If you are going to fake a user agent, do it right 🙂 Seeing some web scanners faking all possible browsers out there in one single request:

  • Firefox/3.6
  • Chrome/9
  • Firefox/3.0
  • Opera/9.99?
  • Safari
  • and more..

This is the actual log (searching for vulnerable oscommerce files): – – [24/May/2012:13:50:50 +0000] “GET /admin/file_manager.php/login.php HTTP/1.1” 404 9152 “-” “Mozilla/5.0 (Windows; U; Windows NT 5.1; en-US; rv: Gecko/20101026 Firefox/3.6.12\”,\”Mozilla/5.0 (Windows; U; Windows NT 5.1; pl-PL; rv: Gecko/20100228 K-Meleon/1.5.4\”,\”Mozilla/5.0 (X11; U; Linux x86_64; en-US) AppleWebKit/540.0 (KHTML,like Gecko) Chrome/ Safari/540.0\”,\”Mozilla/5.0 (Windows; U; Windows NT 5.1; en-US) AppleWebKit/532.5 (KHTML, like Gecko) Comodo_Dragon/ Chrome/ Safari/532.5\”,\”Mozilla/5.0 (X11; U; Linux i686 (x86_64); en-US; rv: Gecko/2009122206 Firefox/3.0.16 Flock/2.5.6\”,\”Mozilla/5.0 (Windows; U; Windows NT 6.0; en-US) AppleWebKit/533.1 (KHTML, like Gecko) Maxthon/ Safari/533.1\”,\”Mozilla/5.0 (Windows; U; Windows NT 6.0; en-US; rv: Gecko/20070928 Firefox/ Navigator/9.0RC1\”,\”Opera/9.99 (Windows NT 5.1; U; pl) Presto/9.9.9\”,\”Mozilla/5.0 (Windows; U; Windows NT 6.1; zh-HK) AppleWebKit/533.18.1 (KHTML, like Gecko) Version/5.0.2 Safari/533.18.5\”,\”Seamonkey-1.1.13-1(X11; U; GNU Fedora fc 10) Gecko/20081112\”,\”Mozilla/5.0 (compatible; MSIE 9.0; Windows NT 6.1; Win64; x64; Trident/5.0; .NET CLR 2.0.50727; SLCC2; .NET CLR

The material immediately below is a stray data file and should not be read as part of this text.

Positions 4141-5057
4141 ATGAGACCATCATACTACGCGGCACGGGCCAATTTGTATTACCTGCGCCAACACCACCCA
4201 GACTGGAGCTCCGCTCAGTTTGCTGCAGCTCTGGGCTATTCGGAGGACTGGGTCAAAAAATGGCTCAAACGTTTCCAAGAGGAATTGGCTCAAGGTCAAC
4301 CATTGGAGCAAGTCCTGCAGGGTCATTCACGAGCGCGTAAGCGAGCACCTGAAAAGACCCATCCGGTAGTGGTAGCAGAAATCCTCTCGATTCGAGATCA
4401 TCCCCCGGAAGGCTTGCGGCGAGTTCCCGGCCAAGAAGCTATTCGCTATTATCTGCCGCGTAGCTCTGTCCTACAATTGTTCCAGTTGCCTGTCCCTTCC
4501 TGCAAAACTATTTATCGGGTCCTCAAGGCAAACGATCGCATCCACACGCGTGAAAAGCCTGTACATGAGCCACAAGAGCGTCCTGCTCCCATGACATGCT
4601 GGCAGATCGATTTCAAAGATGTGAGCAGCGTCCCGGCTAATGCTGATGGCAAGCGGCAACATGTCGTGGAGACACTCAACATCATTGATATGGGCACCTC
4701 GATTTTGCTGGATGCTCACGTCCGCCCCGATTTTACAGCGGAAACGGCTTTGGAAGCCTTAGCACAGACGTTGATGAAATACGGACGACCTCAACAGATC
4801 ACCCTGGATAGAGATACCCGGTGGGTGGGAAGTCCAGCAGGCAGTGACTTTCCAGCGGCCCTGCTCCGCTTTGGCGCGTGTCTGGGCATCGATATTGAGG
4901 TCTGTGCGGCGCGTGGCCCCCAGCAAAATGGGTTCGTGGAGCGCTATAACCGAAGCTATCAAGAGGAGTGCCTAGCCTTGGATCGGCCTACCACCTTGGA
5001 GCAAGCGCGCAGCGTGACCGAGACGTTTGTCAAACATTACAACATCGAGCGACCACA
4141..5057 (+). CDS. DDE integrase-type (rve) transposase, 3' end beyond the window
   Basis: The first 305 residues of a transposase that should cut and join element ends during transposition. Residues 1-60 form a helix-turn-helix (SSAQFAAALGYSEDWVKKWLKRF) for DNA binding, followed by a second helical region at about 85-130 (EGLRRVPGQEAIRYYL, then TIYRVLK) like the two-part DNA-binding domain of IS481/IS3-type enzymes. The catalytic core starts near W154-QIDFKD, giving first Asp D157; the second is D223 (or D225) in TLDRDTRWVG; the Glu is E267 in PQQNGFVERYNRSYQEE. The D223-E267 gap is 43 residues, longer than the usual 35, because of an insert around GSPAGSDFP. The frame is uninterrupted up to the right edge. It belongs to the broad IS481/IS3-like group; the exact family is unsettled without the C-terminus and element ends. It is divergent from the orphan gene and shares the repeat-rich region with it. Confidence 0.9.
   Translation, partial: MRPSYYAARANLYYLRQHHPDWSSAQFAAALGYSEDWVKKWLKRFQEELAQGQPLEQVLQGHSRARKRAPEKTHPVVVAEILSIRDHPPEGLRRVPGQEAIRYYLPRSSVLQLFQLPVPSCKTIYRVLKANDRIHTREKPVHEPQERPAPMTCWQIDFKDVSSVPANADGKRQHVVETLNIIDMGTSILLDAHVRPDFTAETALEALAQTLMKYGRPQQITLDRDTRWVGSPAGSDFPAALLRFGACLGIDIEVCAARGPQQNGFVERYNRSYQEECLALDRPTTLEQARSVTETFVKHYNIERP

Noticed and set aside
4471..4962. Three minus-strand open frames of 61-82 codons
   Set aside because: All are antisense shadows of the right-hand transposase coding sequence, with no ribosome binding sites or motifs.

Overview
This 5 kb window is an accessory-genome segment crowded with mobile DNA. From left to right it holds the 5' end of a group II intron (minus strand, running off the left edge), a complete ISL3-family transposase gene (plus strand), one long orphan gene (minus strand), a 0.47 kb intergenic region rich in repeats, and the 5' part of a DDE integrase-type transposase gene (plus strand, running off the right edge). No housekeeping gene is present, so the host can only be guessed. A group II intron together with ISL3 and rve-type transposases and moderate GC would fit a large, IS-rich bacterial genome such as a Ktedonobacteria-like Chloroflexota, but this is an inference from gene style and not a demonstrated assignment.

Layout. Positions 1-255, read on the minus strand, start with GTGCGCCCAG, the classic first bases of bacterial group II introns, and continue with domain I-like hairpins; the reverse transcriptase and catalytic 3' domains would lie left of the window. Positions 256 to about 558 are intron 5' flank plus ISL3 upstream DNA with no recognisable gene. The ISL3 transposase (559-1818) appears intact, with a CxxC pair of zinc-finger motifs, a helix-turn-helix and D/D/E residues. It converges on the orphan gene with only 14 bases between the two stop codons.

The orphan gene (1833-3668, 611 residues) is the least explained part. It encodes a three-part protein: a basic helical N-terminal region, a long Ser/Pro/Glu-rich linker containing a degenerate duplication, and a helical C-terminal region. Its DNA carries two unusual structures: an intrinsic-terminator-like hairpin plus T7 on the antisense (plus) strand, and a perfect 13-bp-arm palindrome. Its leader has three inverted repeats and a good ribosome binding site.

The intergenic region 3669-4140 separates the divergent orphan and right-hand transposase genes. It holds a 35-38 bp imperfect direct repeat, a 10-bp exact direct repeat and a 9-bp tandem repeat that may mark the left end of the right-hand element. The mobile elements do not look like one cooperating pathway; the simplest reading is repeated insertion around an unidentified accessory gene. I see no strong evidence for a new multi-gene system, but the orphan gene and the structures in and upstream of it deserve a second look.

I wonder if it is a bug in their scanners or they did on purpose to bypass user agent restrictions.

bookmark_borderOSSEC rule for the PHP-CGI vulnerability

I am seeing many scans for the PHP-CGI vulnerability in the wild and put up a quick OSSEC rule to detect/block those:

<rule id="31110" level="6">
<description>PHP CGI-bin vulnerability attempt.</description>

It looks for the possibly dangerous options (-d,-s,-a,-b and -w) and alerts if it sees those. This is the alert it generates when detected:

** Alert 1336547515.182029: - web,accesslog,attack,
2012 May 09 03:11:55 (honeypot3) any->/var/log/httpd/access.log
Rule: 31110 (level 6) -> 'PHP CGI-bin vulnerability attempt.'
Src IP: - - [09/May/2012:07:11:55 +0000] "GET /index.php?-s HTTP/1.1" 200 39479 "-" "Mozilla/5.0 (Windows NT 6.1; WOW64; rv:12.0) Gecko/20100101 Firefox/12.0"

This rule is also in my repository and you can download the latest from here.

bookmark_borderDatabase Logging (PostgreSQL and MySQL)